Tuesday in the Second Week of Advent at Mississippi Abbey

This is unusual. Its different from the way most people would do things nowadays. Leave 99 team-players behind and seek one stray. What would prompt that course of action?

Maybe it’s the purpose for which each member of the flock was made. All have the same purpose and each has her own unique way of fulfilling that purpose. We each fulfill it by knowing and loving. Knowing and loving distinguish us from brute animals. They are capacities of those made in the image and likeness of God. The 99 know and love the end toward which the shepherd is leading them. One has lost her way. She knows and loves something else.  What she knows and loves is her end in life; it’s her perceived purpose, direction and meaning of her life. In truth, such purpose, etc. is determined by that which caused her to exist. Anything else is just something pleasant and currently in fashion. The shepherd wants to lead her to her cause and there she will find her purpose and pursue it by the power of the shepherd.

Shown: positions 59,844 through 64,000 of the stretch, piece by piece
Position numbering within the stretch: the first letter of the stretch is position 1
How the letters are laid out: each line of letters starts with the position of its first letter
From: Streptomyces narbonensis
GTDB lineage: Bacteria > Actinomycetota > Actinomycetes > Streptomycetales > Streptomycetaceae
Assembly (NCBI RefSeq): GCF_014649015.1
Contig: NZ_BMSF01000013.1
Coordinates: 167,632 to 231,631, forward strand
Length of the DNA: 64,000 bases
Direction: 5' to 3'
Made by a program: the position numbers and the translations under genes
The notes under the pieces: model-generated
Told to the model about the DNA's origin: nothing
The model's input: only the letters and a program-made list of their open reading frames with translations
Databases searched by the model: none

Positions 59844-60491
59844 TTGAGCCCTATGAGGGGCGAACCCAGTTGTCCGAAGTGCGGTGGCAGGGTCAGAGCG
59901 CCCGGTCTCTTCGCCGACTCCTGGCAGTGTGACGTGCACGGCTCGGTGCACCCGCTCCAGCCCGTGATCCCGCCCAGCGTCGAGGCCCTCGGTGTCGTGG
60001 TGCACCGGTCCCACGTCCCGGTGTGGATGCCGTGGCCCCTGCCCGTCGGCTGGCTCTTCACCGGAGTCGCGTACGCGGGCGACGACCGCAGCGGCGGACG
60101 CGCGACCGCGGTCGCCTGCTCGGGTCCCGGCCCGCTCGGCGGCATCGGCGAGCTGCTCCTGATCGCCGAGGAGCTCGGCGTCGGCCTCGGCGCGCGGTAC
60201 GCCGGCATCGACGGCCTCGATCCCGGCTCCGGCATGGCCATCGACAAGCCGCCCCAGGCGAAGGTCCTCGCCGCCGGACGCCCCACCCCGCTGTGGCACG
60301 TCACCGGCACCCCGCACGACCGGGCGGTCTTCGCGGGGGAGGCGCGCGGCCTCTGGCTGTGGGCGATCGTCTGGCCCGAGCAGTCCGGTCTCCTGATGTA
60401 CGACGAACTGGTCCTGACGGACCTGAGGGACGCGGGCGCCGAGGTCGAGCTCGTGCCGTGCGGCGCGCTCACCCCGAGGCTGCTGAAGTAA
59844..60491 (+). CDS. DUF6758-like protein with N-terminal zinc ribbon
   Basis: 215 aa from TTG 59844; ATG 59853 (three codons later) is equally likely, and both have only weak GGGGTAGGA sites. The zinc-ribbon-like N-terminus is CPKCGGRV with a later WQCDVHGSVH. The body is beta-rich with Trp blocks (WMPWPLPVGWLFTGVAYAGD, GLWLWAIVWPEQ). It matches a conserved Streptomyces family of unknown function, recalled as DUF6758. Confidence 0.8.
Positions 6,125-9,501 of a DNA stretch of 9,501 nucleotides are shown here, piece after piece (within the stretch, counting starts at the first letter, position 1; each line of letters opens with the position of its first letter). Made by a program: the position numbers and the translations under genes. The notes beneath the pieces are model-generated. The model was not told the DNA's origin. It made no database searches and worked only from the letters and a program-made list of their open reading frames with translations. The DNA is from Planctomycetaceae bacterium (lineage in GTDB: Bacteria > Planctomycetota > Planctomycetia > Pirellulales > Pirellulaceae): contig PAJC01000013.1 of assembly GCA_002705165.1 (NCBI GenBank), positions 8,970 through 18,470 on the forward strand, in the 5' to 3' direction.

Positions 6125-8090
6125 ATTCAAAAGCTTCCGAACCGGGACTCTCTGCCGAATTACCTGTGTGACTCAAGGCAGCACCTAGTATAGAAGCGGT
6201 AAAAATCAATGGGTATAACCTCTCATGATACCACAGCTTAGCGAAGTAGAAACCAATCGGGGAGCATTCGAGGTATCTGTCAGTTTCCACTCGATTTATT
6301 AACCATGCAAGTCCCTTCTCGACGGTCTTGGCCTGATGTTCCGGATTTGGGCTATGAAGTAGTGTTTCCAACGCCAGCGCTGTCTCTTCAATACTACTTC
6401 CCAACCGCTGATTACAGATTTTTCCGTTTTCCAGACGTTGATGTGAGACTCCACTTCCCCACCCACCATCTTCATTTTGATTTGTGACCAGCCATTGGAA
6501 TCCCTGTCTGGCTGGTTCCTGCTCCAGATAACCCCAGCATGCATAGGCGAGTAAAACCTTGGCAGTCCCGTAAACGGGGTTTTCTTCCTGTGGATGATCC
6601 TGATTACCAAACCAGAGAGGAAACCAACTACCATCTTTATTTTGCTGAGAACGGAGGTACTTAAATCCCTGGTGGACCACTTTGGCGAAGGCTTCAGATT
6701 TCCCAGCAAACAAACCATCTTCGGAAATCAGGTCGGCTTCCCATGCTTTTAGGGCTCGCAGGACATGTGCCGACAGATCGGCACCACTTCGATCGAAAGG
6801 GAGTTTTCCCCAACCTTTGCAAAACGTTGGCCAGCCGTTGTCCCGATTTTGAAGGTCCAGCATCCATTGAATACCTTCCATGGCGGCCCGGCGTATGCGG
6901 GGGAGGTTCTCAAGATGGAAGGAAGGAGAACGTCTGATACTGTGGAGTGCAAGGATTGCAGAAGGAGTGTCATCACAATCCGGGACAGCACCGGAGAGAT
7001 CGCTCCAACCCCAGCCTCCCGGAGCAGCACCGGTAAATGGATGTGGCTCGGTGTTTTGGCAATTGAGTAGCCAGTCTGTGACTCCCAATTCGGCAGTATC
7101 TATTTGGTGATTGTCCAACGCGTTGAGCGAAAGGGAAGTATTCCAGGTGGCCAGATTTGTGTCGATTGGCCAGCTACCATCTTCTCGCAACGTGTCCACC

The stray will return to the flock by the power of the shepherd. That power will be what she shares with the flock and the flock shares with the shepherd. That power is a sense of importance. It is the importance of the kingdom of God. This importance is what she invests her knowing and loving…or rather it is what the flock invests their knowing and loving. That sense of importance-of the important-in-itself – is what unites a community. The important is at the end of the road the shepherd leads them on. Each follows with her own history of gifts and sensitivities. The personal importance of the gifts and sensitivities is relativized to the shared importance of the end.

In the monastery (and other communities wholly ordered to conversion) the thing that is converted is one’s sense of importance. It resides in the heart. We are called to be of “one heart and one mind.” (Acts 4f:32)

That must make us a community.